It was a cool, brisk morning in the Brush Lake forest. The temperature is around fifty degrees. There’s a slight mid-morning breeze coming in from the northeast. The warm Autumn sun is climbing above the horizon to the east. The September air is damp and moist with the showers from the day before. The grass of the trails is blanketed with a thin layer of morning dew.
I set off on a trek with a small group of my friends from our starting point by the bus that brought us here. I stay near the back of the pack so I can observe everything around me. Hearing the sounds of the forest was not an easy task with my friend Jack hobbling down the trail with his crutches. But I was able to feel the moisture of the air and the warmth of the morning sun on my face. After about a quarter of a mile of hiking on the trail, we stumble upon a dusty wooden shelter. Jack immediately plops down on the ground to rest, so the rest of us follow his lead and decide this is where we would write for awhile.
As I sit on the bench of the wooden shelter and peer out into God’s beautiful creation, I notice the towering trees waving to each other as they are being blown by the chilly gusts of wind from the northeast. Some of the leaves of the trees have turned into blazing oranges, reds, and yellows as they prepare to be plucked from the grips of the trees. These colors remind me of the Autumn sun that is warming my back. Once they are blown off the trees, they flutter down gently for sixty feet like a helicopter coming in for a landing. Little do they know, in less than two months, they will be covered in a thin layer of ice and snow.
The lake is one of my favorite of God’s amazing masterpieces. The wind gusts are much more powerful and intense near the open water than they were in the cover of the shelter. The trees around the border of the lake are tall, brown licorice sticks being bent in the wind. The whitecaps at the crests of the waves remind me of the chilly winter months to come. As I peer into the openness of the lake, I see a fish break through the plane of the water to a catch a bug for a morning snack. Perhaps it was a smallmouth bass on the prowl for prey. It reminds me of how cruel and unforgiving nature can be.
It was the following day now, and it is a gorgeous Autumn day despite being a bit on the cooler side. The sky’s usual blue is covered by a blanket of gray clouds. Cumulonimbus and cumulus clouds. Light gray clouds are above me, but there are darker ones stampeding over the western horizon indicating that some more afternoon showers are on the way. The gravel of my driveway is already damp from an earlier drizzle in the day.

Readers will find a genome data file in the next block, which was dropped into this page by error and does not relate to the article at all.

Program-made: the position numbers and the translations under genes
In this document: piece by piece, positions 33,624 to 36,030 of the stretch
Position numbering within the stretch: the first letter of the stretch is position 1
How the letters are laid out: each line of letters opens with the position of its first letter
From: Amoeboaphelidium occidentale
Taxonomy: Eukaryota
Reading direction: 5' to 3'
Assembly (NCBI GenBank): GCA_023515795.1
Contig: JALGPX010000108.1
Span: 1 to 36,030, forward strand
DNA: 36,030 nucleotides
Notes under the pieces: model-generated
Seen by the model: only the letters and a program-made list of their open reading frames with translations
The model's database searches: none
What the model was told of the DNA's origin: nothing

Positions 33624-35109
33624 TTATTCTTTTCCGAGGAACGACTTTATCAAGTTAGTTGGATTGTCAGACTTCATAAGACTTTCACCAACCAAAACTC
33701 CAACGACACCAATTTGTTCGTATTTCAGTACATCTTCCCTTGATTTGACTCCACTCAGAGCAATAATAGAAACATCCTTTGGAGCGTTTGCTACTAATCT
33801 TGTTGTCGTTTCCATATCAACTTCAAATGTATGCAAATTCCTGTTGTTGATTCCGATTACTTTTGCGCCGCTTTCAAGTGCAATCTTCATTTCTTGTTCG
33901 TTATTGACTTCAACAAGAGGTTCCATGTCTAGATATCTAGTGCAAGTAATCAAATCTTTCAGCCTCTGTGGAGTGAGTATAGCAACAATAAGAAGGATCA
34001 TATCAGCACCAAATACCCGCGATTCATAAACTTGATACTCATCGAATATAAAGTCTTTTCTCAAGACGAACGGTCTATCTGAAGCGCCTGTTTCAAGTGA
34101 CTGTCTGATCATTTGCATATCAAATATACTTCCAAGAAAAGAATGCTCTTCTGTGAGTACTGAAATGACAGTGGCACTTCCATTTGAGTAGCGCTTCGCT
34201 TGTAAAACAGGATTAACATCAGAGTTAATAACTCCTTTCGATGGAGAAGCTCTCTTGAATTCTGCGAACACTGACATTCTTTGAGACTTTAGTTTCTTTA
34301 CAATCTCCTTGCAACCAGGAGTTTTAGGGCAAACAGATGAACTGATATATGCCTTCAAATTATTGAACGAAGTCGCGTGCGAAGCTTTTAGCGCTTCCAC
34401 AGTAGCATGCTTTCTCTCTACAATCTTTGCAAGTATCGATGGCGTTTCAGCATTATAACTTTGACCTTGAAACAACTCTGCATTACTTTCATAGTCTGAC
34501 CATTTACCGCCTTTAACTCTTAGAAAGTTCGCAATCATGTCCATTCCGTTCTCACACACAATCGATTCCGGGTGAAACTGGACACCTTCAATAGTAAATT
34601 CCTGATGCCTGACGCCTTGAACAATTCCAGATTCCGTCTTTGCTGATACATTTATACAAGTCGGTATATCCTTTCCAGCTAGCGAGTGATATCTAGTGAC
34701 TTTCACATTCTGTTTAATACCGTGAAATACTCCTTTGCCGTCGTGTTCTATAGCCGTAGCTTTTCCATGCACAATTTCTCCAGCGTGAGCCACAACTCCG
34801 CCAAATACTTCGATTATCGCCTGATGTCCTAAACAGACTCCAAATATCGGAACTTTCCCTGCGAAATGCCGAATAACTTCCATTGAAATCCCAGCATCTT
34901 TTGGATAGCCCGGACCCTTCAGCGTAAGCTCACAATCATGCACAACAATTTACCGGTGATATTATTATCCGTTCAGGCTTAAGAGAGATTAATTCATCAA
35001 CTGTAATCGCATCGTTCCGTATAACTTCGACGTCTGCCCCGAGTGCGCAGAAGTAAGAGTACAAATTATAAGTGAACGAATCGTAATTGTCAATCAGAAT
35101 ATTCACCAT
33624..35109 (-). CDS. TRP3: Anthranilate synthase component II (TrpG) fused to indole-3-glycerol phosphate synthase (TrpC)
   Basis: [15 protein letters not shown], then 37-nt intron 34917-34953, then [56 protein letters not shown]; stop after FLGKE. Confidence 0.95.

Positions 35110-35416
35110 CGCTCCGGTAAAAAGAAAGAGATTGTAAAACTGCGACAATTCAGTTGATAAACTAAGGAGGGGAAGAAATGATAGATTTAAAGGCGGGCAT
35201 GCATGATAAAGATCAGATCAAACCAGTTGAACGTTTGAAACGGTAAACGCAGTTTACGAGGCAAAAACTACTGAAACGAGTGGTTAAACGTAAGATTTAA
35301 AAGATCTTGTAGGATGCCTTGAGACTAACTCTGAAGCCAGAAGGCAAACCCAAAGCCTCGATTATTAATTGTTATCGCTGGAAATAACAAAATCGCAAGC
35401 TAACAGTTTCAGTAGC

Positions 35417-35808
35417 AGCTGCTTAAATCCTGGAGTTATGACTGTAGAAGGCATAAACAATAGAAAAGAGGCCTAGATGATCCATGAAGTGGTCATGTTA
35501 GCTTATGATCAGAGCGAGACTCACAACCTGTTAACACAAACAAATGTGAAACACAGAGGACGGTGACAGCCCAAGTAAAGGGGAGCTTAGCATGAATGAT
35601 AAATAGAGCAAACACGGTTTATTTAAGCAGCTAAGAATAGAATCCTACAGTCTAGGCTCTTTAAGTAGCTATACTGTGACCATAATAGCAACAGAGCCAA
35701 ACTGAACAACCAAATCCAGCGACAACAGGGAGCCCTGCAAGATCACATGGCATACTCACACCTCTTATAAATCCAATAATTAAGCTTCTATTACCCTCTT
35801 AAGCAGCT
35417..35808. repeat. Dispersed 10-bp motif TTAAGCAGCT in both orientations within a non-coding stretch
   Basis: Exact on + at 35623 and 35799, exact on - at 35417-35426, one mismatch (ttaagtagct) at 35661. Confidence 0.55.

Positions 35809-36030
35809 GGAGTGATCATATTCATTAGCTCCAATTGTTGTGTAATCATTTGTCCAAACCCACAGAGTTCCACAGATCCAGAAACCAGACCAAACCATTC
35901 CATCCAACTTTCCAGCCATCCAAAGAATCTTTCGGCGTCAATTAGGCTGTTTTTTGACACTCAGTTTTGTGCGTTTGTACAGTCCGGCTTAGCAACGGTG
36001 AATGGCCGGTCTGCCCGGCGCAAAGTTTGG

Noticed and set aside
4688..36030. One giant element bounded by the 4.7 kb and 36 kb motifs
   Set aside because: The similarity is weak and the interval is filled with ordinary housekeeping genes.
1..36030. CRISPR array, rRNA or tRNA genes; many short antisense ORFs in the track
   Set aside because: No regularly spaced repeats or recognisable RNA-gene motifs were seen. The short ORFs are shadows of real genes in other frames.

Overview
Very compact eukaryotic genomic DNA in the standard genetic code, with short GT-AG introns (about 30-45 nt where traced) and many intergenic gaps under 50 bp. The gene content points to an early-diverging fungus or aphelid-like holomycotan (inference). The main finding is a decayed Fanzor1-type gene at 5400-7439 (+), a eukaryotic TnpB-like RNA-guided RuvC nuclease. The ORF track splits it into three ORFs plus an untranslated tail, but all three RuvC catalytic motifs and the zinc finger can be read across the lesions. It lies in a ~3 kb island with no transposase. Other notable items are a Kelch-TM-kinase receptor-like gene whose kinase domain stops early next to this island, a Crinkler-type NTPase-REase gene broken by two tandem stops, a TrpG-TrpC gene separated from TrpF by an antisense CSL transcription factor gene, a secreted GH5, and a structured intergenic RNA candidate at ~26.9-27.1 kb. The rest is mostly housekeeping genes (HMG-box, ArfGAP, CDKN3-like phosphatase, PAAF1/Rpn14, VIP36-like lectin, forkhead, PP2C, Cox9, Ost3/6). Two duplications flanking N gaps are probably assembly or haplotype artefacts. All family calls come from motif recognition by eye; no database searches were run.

I’m laid back in a lawn chair on my porch. I’m covered by the edge of my roof, which is now protecting me from the light rain that’s coming down. I have always loved rainy days, whether it was just a drizzle like today, a downpour, or even a thunderstorm. There’s just something about the soothing sound of the raindrops knocking on the windows and roof of my house that helps me relax. The smell of the outdoors while it’s raining or just after it rains is one of the best smells in the world in my opinion.
Smells are such a powerful sense.
The leaves of the trees at my house are near the opposite of the ones at Brush Lake, as they are mostly green still. There are around twenty birch trees in my front yard and only a few of them have the intense yellows that everyone loves to see in Autumn. Each time the wind gusts, they wave to each other like friends greeting each other. I also notice the little water droplets on the leaves being rolled off onto the ground, eager to be absorbed by the grass. Even while the joyful Autumn sun is hidden behind the clouds, I can see the raindrops glistening on the leaves of the bushes and trees.
Nature can be beautiful, nature can be terrible. Nature can be a gorgeous occasion such as a double rainbow over a mountain on the day of an anniversary. Nature can be an awful natural disaster like Hurricane Harvey that causes millions of dollars in damage and takes innocent people’s lives. How we see nature is about the situation it puts us in. If we are on top of a mountain and gazing for miles, odds are we’re thinking positive thoughts. As I watched the raindrops race each other down the windows of my car, I couldn’t think of a negative thing to say about nature.